INTERNATIONAL DAY OF LOVE
Jewellery, chocolates, red roses and love
It’s that time of the year again. 14 February. The International Day of Love.
In the past, Christmas Day has been the clear winner for the most popular day to get engaged. But in 2021 Valentine’s Day took the top spot as the most popular day to get engaged. Receiving a ring sure beats a box of chocolates or bouquet of red roses, doesn’t it?
If we stay true to the meaning of Valentine’s Day, this is the perfect day to express (or confess) your love to someone, and to support this feeling you can give them chocolates, letters, flowers or even a diamond ring.
This day may well be associated with romance but Valentine’s Day history goes way back and the origins of Valentine's Day are not clear.
Many sources believe that it stems from the story of St Valentine, a Roman priest. Unlike the meaning of Valentine’s Day, we use today, the real legend is centuries old. The original story comes from the third century AD. The story is about a bishop called Valentinus or Valentine. This bishop believed in true love and performed weddings for soldiers forbidden to marry, because of a Roman emperor edict decreeing married soldiers did not make good warriors and thus young men could not marry. This Saint Valentine wore a ring with a Cupid on it—a symbol of love—that helped soldiers recognize him. And, in a precursor to greeting cards, he handed out paper hearts to remind Christians of their love for God. Cupid, the most popular symbol of Valentine’s Day is known as the son of Venus who is the goddess of love and beauty. In roman mythology, Cupid is known as the god of affection. Which is why it makes sense for him to be the symbol of love. Legend states that whoever gets hit by cupid’s magical love arrows will cause the two people to fall deeply in love! In modern day art, during the 14th and 17th centuries, painters created a symbol of cupid as an angel baby with a diaper on. He would carry a heart shaped arrow that had an end to make people fall in love, but also had a blunt edge that would make people fall out of it. The same baby began to appear on cards and Valentine’s Day memorabilia during the late 1800’s.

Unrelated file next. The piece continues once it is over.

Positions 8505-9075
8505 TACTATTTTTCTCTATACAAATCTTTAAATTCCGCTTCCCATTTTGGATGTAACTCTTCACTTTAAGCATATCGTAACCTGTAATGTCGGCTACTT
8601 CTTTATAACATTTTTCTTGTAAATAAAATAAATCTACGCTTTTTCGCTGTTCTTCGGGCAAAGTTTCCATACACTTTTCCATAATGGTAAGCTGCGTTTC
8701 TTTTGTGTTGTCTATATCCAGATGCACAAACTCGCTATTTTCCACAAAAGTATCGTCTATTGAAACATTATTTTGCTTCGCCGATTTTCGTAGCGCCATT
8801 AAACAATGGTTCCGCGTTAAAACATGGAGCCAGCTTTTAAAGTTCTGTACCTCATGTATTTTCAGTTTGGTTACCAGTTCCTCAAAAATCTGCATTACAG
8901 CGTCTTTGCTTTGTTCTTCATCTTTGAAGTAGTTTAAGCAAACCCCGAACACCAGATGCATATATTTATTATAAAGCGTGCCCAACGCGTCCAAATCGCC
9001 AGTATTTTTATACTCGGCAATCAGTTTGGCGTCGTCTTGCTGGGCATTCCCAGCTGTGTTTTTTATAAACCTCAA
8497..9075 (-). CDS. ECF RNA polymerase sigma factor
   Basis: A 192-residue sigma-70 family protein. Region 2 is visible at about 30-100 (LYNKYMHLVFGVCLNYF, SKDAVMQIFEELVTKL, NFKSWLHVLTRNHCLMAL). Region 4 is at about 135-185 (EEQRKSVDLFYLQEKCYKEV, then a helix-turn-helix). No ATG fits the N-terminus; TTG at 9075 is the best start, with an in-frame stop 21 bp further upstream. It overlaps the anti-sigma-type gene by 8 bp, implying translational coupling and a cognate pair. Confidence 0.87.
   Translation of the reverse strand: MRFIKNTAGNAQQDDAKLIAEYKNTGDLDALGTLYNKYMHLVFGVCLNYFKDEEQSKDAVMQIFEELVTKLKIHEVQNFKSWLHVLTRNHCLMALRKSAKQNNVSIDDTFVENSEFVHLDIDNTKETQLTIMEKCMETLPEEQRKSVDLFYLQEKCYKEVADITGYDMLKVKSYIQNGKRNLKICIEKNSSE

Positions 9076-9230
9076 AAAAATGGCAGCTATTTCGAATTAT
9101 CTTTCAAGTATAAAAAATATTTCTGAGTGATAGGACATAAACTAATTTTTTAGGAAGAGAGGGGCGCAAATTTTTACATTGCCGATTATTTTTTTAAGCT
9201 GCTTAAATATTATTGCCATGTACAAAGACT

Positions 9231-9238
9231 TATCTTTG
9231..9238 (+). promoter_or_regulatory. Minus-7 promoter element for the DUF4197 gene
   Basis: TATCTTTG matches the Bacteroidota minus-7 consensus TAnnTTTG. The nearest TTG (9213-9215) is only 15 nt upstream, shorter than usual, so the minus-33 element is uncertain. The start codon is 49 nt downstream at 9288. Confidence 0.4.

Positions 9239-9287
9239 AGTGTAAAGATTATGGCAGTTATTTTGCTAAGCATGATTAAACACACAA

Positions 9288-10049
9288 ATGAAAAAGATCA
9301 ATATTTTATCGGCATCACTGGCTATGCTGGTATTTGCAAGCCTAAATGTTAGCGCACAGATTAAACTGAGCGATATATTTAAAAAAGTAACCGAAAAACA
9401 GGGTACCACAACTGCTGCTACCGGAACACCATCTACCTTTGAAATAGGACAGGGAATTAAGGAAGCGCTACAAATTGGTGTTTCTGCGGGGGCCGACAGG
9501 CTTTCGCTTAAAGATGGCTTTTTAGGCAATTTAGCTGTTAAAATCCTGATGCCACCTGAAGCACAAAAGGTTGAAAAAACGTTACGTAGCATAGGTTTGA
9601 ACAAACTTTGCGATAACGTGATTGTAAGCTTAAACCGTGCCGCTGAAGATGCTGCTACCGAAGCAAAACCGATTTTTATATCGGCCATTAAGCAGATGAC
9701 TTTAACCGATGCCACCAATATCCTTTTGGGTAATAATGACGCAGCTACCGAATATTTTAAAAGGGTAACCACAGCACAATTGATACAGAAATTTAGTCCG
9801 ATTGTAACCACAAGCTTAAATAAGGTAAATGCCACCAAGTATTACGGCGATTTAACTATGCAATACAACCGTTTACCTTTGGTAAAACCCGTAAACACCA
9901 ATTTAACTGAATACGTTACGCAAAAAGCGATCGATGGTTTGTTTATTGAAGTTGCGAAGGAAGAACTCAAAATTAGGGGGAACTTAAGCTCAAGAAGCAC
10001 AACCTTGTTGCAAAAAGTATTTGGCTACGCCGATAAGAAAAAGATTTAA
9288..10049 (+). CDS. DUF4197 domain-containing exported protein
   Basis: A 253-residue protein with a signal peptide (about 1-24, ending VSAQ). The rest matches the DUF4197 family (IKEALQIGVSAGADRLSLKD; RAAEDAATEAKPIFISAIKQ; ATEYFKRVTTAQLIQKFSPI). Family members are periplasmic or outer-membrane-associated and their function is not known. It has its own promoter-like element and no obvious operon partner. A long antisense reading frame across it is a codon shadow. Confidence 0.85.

Because of this legend, St. Valentine became known as the patron saint of love. The Saint Valentine prayer asks Saint Valentine to connect lovers together, so that two become one, and the couple remembers their devotion to God.
At the end of the 5th century, Pope Gelasius declared February 14 St. Valentine's Day, and since then, February 14th has been a day of celebration. Valentine’s Day began to be popularly celebrated around the 17th century.
Valentine’s Day in its modern American form can be traced as far back as the mid-19th century. In 1847, Esther Howard, the daughter of a printer, became inspired to mass-produce Valentine’s Day cards after receiving a lacey love note from England in her new homeland of America.
According to others the ancient Roman calendar called Lupercalia fell on 14 February —which some historians believe is what led to Valentine's Day being all about love. Lupercalia celebrated fertility, and may have included a ritual in which men and women were paired off by choosing names from a jar. In Ancient Greece, people observed a mid-winter celebration for the marriage of the god Zeus and the goddess Hera.
Physicians of the 1800s commonly advised their patients to eat chocolate to calm their pining for a lost love. In the 1890s, Cadbury was the first manufacturer to produce heart-shaped boxes of assorted chocolates, which the romantic Victorians went crazy for. Today, 35 million+ heart-shaped boxes are sold every year.